The jazz trio continues to be an enduring format for expression. The key thing is that any
instruments can make up the trio. Here are three examples.
Standards & More
Okay, okay, I cooked the books on this one. Standards & More is a live quartet recording with a tenor saxophone front. It ended up here with my rationalizing that the recording is a piano trio with tenor saxophone. Nevertheless, here it is. Rob Mullins is an over-the-top veteran pianist from the sunny climes of Southern California. Recorded live at the Steamers Jazz Club in Fullerton, California, Standards & More is Mullins' first straight-ahead jazz recording since 1989/1996's Jazz Jazz.
The disc is divided 50/50 between "Standards and "More. Mullins makes a powerful argument as a composer on the disc opener, " Bb Major Etude, where he takes an established classical tool and reforms it into sleekly angular bop, accelerated by Jimmy Roberts' muscular tenor. On the standards side, "Angel Eyes is performed as a densely decadent tone poem filled with block chords and tightly integrated bass and drums.
Mullins' rearrangement of Beethoven provides a rocking "Fur Elise that segues perfectly into the roadhouse funk of Bobby Timmons' classic "Moanin'. Add to these Mullins' reworking of "Giant Steps into a wonderfully loping romp and his own channeling of "Monk's Ghost. The latter is a blues juggernaut and the former a wisely crafted reconsideration. Standards & More is a disc not to be ignored in 2006.
The Wisdom Of Notes
One of Fred Fried's claims to fame is that he is, along with the Pizzarellis, a master of the seven-string guitar. The tuning on a seven-string guitar is the same as a standard guitar with the lowest sting (highest gauge) tuned to low B. This permits the guitarist greater walking bass playing, a technique well demonstrated by Fried on the medium tempo pieces like his original title composition. Fried's bass string playing perfectly accents his bassist, Michael Moore's assertive time keeping. Fried uses his fingers rather than a plectrum, giving his playing a pianistic quality. Fried shows this off most effectively on the disc's ballads, such as "You Must Believe In Spring, and "In Your Own Sweet Way. His playing ripples with a faintly Latin tang.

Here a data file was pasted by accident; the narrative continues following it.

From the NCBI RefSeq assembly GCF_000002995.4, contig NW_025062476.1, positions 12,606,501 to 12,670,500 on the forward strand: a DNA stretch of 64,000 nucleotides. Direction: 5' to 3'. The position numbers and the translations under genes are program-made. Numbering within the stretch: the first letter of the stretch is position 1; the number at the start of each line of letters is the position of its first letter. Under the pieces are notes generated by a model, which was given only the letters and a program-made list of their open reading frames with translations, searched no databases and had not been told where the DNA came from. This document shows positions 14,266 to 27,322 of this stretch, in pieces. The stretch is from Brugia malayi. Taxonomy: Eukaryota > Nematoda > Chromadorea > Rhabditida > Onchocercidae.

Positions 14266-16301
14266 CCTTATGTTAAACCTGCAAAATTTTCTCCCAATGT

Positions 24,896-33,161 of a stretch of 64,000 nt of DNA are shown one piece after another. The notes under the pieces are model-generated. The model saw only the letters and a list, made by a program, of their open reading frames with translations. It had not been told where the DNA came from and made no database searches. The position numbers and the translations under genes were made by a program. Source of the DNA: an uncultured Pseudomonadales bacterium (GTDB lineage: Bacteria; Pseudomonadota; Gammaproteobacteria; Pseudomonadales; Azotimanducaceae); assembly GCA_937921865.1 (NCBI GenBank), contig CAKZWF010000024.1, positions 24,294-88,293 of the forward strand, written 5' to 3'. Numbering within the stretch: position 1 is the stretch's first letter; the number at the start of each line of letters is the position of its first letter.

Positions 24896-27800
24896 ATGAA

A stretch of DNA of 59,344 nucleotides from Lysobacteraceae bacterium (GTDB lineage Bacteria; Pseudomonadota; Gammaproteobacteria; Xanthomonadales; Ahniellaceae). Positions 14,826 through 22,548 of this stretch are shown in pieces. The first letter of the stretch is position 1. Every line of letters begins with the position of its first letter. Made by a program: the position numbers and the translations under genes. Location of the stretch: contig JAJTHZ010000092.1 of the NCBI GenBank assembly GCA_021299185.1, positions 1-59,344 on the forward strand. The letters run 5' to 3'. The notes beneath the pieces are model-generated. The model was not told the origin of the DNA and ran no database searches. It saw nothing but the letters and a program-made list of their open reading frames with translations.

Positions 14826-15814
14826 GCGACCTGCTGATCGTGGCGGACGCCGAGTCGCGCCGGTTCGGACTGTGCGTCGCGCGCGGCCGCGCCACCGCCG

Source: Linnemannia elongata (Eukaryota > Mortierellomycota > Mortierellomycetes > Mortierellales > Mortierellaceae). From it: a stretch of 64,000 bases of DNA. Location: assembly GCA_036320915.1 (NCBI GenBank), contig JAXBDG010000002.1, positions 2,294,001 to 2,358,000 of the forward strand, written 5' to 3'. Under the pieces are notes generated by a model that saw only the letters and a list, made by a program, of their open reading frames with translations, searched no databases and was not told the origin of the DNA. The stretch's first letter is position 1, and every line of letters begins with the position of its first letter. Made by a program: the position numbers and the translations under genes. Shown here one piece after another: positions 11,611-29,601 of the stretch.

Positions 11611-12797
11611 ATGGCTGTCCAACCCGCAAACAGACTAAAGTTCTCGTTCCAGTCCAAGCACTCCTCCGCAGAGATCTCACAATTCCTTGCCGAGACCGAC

The disc is tied down by the final three pieces, each swinging with the effortless momentum characteristic of the finest musicians. Frank Loesser's "Spring Will Be A Little Late This Year is propelled off time by Moore. Fried takes the opportunity for an angular introduction and solo. Plaintively presented, Fried mixes disparate guitar styles from Wes Montgomery to Joe Pass into the bubbly mix ultimately stirred by Moore's brief solo. Johnny Mandel's exquisite "Moon Song, precisely played by Fried, is clarified through a Latin-Caribbean screen. Drummer Tony Tedesco shows off his chops.
Fried concludes his "Spring theme with "Spring Can Really Hang You Up the Most. This is Fried at his most pastoral, a solo recital infused with dissonance, nervousness, and discontent. A quiet coda to a superb recording.
Linton Garner Trio
The late Linton Garner (1915-2003) was brother to the better know Erroll Garner and a jazz pianist of rare talent in his own right. Garner's piano style is at once bright and illuminating. From the opening bars to "The Days Of Wine And Roses the listener knows that this live set, recorded at Vancouver's The Cellar, is going to be special. Garner's trio consists of bassist Russ Botten and tenor saxophonist Ross Taggart. The recording took place November 17, 2002, a mere four months prior to Linton's death on March 6, 2003.
Most striking immediately are the recording sonics. The band is placed far out front, sounding as if they are performing in one's living room. The instruments are well maintained and separated in sound. Botten's solo on Linton's "Blues For Jimmy Q is crisp and full. Taggart's tenor is reedy and muscular. To be sure this is a straight-ahead set, never veering outside the lines. This makes the disc an absolute delight. The extended "All The things You Are, played sans the Gillespie-Parker introduction, percolates with a bubbly freshness cut with Taggart's coffee-toned tenor. An adult treat.
Jobim's "Cordova is carefully crafted by Botten's precise playing. Garner blocks the song, giving it a very complete feel. "It Could Happen To You skips, "Just Friends strolls, and "Things Ain't What They Used To Be sounds like last call. Linton Garner's loss is a great one, but gratefully, it did not occur until these fine sides were waxed.
Tracks and Personnel
Standards & More
Tracks: Bb Major Etude; Angel Eyes; Fur Elise; Moanin'; In A Sentimental Mood; Giant Steps; When I Fall In Love; Monk's Ghost; Island Girls; Listen J.R.'s Blues.
Personnel: Rob Mullins: piano; Jimmy Roberts: tenor saxophone; David Levray: bass; Evan Stone: drums.
The Wisdom Of Notes
Tracks: With A Song In My Heart; The Wisdom Of Notes; You Must Believe In Spring; Evening Song; In Your Own Sweet Way; Peau Douce; The Simplest Things; Seesaw; Spring Will Be A Little Late This Year; Moon Song; Spring Can Really Hang You Up The Most.
Personnel: Fred Fried: 7-string acoustic guitar; Michael Moore: bass; Tony Tedesco: drums.
Tracks: All The Things You Are; Corcovado (Quiet Nights); Don't Blame Me; It Could Happen To You; Just Friends; Things Ain't What They Used To Be; Days Of Wine And Roses; Polka Dots & Moonbeams; Blues For Jimmy.
Personnel: Linton Garner: piano; Russ Botten: bass; Ross Taggart: tenor saxophone.